Alan Sepinwall said...

So am I being made to understand that Mr. Gilligan planned to have Tuco meet an unfortunate end for the season one finale but for the writer's strike?

I wouldn't assume that, necessarily, but he had something big planned that he's pushed off for down the road.

Norgard said...

I have to admit I was a bit underwhelmed. There were a lot of isolated moments I liked, but overall it felt a bit like "Been There, Done That"; maybe because the season starts with Walt's business arrangement going South the moment it started and Walt going through the motions of murdering his main customer yet again. I don't mind the show moving slow, but I hope it isn't going to go in circles.

"(and Dean Norris a nice comic moment where he sheepishly offered to look at the water heater)"

I loved that moment. Totally predictable, but in a good way because it came out of the character. I could do without Marie, but I really like Hank. The character is sometimes written just this side of cartoonish, but Dean Norris always makes me believe he's a real human being. Speaking of Hank, I also liked how he was the one to figure out how Gonzo died. Because we the audience know so much more than Hank, it's easy to think of him as a total doofus. But seeing him effortlessly work through that crime scene served as a reminder that he's actually a fairly good cop.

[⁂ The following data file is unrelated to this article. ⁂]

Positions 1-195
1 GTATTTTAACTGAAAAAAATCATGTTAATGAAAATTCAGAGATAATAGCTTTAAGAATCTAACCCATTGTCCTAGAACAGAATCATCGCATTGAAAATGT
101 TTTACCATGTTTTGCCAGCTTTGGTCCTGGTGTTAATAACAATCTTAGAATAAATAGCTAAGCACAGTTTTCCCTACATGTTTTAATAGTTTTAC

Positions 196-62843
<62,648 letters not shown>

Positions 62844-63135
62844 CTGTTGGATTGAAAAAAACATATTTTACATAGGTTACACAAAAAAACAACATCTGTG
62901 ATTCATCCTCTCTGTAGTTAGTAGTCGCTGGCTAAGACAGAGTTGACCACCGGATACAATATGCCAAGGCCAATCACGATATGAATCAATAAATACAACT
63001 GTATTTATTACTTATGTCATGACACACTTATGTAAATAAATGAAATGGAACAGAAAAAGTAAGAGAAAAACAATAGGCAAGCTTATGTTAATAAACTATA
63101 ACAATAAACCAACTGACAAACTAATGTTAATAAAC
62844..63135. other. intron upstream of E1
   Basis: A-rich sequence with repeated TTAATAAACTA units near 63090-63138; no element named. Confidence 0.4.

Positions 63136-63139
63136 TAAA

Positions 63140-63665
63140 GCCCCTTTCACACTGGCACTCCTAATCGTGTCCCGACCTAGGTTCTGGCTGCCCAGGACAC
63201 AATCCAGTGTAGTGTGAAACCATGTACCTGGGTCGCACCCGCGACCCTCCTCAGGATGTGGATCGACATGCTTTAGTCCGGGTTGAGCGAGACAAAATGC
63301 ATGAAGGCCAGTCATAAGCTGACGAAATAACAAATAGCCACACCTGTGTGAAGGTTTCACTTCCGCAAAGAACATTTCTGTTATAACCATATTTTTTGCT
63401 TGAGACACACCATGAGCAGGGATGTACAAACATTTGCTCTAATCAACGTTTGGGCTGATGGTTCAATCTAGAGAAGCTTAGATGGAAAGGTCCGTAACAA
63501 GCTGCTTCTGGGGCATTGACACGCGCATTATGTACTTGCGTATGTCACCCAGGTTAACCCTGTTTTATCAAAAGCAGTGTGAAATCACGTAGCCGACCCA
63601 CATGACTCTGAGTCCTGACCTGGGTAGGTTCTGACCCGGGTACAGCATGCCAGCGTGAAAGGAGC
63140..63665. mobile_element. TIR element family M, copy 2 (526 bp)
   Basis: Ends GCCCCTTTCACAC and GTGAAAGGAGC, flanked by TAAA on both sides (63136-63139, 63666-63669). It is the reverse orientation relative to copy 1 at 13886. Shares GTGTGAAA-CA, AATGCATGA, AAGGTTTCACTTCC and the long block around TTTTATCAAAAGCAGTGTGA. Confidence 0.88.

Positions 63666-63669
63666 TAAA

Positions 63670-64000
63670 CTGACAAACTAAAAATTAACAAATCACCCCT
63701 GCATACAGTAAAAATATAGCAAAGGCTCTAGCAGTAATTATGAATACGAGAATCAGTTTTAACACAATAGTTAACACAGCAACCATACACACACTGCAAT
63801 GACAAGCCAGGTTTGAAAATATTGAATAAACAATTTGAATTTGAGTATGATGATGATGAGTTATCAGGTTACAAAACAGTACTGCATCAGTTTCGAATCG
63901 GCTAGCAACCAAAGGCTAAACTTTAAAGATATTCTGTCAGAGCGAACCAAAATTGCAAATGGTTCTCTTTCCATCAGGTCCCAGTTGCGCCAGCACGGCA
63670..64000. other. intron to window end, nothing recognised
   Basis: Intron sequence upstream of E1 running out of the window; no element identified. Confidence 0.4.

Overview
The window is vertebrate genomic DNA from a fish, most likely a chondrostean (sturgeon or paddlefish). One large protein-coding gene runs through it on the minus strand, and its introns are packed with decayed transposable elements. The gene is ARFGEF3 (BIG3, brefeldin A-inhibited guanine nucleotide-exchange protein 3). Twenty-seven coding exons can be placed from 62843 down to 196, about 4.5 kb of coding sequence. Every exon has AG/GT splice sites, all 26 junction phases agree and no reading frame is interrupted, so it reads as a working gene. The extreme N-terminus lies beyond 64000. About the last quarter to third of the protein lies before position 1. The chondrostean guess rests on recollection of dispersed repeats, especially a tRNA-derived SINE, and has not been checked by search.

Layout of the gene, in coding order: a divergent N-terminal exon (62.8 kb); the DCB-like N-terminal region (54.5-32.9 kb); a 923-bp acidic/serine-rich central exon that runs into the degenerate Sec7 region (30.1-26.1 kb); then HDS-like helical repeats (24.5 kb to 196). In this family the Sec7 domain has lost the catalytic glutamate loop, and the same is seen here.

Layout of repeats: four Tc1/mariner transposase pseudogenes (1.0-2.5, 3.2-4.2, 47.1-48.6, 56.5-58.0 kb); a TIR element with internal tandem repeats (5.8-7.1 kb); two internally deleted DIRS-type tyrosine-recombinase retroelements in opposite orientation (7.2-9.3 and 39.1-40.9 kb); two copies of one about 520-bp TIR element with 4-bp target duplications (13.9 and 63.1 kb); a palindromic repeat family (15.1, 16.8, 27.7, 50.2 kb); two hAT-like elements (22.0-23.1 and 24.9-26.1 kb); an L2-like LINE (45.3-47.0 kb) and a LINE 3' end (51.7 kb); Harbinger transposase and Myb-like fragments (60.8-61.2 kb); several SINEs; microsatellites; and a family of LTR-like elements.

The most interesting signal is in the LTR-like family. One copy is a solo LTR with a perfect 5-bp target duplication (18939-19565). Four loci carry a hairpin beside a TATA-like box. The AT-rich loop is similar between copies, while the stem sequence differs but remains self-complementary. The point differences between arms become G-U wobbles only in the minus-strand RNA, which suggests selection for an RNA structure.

"Great to have this show back, and I hope the Emmy win and the added publicity for this season (due to the strike, it got minimal promotion last year) brings some new viewers to AMC, and to our weekly discussions."

American television is such an odd beast. I don't think there's any real danger of that, but part of me hopes the show isn't too sucessful so that it doesn't get dragged out beyond the three or maybe four seasons Gilligan sees in it.

Word Verification: "wartying", Germanglish for "waiting".

Mark B said...